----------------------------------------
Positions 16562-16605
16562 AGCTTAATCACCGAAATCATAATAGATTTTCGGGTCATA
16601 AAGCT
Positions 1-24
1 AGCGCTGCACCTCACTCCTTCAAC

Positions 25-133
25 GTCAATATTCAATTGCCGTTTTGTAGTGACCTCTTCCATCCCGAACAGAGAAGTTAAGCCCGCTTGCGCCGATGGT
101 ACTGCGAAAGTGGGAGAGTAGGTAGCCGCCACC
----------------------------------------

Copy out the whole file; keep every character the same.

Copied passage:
Positions 16562-16605
16562 AGCTTAATCACCGAAATCATAATAGATTTTCGGGTCATA
16601 AAGCT
Positions 1-24
1 AGCGCTGCACCTCACTCCTTCAAC

Positions 25-133
25 GTCAATATTCAATTGCCGTTTTGTAGTGACCTCTTCCATCCCGAACAGAGAAGTTAAGCCCGCTTGCGCCGATGGT
101 ACTGCGAAAGTGGGAGAGTAGGTAGCCGCCACC